While prices for crude oil remain near record highs, many exploration and production companies reported net losses on a GAAP basis during the most recent quarter. These losses were caused by charges related to derivatives pricing, the impairment of properties and other mostly one-time items.
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Range Resources (NYSE:RRC) reported a GAAP loss of $42 million or 26 cents per diluted share in the first quarter of 2012. The largest item that impacted results was a $53 million loss related to the mark to market of the company's hedge portfolio in the quarter. The company also paid a $24 million fee related to a new tax imposed by Pennsylvania on unconventional natural gas wells drilled in the state. After excluding these and several other items, Range Resources reported adjusted net income of $24 million or 15 cents per diluted share.
SandRidge Energy (NYSE:SD) reported a GAAP loss of $232 million or 58 cents per diluted share in the first quarter of 2012. The main culprit for SandRidge Energy was a set of realized and unrealized non-cash losses on the company's derivatives portfolio. After removing these items, as well as several other onetime charges, the company reported adjusted net income of $21.2 million or 4 cents per share.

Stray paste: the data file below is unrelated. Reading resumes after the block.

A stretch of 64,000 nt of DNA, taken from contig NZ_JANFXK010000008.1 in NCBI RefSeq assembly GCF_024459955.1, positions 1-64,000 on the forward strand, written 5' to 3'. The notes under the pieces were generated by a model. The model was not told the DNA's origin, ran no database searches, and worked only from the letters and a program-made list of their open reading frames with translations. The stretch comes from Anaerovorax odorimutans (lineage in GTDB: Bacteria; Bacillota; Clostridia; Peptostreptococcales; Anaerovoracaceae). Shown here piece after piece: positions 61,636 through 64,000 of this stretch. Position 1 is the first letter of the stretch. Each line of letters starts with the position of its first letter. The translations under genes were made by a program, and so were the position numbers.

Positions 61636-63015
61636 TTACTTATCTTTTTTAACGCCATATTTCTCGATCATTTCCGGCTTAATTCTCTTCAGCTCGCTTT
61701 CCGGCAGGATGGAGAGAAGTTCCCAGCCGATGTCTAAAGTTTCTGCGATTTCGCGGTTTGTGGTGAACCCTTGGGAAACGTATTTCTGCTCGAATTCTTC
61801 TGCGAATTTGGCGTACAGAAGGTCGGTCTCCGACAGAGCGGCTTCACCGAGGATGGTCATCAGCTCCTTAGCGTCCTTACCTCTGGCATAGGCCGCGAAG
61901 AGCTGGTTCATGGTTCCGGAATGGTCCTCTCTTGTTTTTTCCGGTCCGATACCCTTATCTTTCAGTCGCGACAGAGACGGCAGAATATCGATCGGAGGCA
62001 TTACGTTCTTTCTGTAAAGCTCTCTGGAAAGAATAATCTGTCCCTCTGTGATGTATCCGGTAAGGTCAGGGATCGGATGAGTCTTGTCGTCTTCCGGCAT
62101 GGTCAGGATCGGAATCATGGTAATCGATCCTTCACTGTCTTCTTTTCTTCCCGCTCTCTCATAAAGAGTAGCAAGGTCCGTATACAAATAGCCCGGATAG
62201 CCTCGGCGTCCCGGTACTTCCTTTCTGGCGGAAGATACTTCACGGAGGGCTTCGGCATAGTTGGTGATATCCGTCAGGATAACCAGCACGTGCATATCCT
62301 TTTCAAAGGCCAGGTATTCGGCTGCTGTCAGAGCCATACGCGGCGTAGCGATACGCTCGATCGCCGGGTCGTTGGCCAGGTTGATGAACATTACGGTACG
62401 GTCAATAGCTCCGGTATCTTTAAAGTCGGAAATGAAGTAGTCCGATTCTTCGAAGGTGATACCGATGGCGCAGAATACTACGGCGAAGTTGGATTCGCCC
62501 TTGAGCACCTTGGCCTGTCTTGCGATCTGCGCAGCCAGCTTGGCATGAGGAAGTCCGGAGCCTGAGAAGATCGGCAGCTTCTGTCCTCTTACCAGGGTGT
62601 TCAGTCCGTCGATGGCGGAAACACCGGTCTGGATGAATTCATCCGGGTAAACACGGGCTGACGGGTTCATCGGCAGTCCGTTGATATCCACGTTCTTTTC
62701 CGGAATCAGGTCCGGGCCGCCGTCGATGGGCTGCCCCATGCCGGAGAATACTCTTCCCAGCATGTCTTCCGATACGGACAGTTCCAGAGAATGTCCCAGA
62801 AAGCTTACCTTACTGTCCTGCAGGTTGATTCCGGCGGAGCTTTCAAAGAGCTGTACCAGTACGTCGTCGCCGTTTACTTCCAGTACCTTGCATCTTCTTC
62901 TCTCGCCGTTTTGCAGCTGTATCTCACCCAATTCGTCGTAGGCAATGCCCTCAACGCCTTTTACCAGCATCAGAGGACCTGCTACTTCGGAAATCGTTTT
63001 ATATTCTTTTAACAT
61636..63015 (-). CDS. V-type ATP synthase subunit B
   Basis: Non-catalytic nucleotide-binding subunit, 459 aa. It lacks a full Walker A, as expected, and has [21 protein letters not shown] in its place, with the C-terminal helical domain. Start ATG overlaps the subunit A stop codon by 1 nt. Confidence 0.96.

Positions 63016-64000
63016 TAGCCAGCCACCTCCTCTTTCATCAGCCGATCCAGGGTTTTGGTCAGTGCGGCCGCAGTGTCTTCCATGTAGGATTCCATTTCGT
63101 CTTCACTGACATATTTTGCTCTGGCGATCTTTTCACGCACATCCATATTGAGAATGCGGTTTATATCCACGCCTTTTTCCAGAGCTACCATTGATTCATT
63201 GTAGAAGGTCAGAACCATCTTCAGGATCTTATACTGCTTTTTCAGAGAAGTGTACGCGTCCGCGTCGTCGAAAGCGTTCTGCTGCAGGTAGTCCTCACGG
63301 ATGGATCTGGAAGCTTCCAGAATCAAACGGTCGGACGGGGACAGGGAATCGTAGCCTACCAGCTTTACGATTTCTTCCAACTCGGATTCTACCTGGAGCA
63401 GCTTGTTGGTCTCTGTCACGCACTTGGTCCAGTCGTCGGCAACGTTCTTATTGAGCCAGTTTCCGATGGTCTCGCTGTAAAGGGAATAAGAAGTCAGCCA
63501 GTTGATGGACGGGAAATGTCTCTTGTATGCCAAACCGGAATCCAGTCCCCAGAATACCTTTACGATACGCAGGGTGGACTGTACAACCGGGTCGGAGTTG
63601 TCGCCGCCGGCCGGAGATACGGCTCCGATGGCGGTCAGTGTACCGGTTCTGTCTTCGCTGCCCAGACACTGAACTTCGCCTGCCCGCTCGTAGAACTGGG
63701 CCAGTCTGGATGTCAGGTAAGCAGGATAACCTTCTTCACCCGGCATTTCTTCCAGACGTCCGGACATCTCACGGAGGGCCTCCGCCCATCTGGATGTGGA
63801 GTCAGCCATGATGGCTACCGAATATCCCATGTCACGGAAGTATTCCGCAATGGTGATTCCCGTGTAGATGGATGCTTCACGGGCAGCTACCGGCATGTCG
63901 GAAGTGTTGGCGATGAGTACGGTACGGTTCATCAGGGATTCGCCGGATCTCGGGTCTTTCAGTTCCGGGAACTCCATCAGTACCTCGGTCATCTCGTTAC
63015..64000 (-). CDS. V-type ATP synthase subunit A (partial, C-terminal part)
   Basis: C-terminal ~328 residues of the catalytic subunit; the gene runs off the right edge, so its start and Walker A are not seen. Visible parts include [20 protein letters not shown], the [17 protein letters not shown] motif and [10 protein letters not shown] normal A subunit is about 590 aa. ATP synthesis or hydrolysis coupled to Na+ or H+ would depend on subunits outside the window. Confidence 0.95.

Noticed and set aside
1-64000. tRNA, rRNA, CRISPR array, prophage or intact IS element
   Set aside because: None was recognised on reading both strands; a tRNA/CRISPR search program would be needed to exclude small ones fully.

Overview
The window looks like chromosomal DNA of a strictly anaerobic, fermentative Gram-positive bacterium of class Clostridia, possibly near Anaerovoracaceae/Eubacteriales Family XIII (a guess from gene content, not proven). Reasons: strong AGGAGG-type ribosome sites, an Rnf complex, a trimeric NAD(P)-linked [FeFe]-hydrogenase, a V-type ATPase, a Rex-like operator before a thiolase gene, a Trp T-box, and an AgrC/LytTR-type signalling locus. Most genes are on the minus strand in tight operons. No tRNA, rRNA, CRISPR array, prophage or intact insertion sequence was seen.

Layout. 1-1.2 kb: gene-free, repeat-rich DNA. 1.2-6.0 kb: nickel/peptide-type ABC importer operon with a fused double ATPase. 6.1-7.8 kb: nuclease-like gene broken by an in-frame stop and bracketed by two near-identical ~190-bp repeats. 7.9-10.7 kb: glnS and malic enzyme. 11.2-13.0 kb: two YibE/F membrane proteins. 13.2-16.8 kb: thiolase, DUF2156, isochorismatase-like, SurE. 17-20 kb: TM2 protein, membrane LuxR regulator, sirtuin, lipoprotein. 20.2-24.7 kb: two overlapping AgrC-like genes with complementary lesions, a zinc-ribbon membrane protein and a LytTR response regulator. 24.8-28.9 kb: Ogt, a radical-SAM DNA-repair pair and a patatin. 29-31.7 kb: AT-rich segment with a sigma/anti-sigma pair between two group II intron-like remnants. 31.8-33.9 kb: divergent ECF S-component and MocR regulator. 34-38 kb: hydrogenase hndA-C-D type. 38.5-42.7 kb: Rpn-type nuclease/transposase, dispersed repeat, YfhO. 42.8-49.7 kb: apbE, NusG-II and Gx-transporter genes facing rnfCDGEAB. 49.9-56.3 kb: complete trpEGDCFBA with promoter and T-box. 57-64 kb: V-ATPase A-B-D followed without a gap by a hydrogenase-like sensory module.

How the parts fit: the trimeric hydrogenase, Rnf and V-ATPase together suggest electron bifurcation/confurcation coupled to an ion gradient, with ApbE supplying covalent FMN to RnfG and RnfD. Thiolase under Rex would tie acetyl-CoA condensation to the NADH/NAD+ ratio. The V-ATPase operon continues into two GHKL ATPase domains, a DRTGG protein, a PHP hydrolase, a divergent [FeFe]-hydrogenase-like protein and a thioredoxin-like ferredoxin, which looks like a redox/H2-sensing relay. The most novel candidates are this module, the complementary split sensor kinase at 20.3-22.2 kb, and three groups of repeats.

Quicksilver Resources (NYSE:KWK) also wrote down the value of natural gas properties during the first quarter of 2012 and reported a net loss of $60 million, or 35 cents per diluted share. The impairment charge for the company totaled $63 million, and like other operators was related to the drop in natural gas prices. After adjusting for this impairment and several other one-time items, the company reported adjusted net income of $15 million, or 9 cents per diluted share.
SEE: Impairment Charges: The Good, The Bad and The Ugly
EXCO Resources (NYSE:XCO) reported a GAAP loss of $281.6 million or $1.32 per diluted share in the first quarter of 2012. The proximate cause of the company's large loss was a $276 million non cash write off of natural gas properties it held in its portfolio.
Since Exco Resources employs the full cost method of accounting, it is required to perform a ceiling test on its properties and was obligated to write down these properties due to the low price for natural gas. The company squeezed out a small profit on an adjusted basis, earning $6.7 million or 3 cents per share in the first quarter of 2012.
SEE: Earning Forecasts: A Primer
The Bottom Line
The large difference between reported and adjusted net income for the exploration and production industry demonstrates why the sector is a difficult one for investors to analyze. These one-time items need to be examined to determine whether the company should be adjusting these charges away.
SEE: Understanding The Income Statement
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At the time of writing, Eric Fox did not own shares in any of the companies mentioned in this article.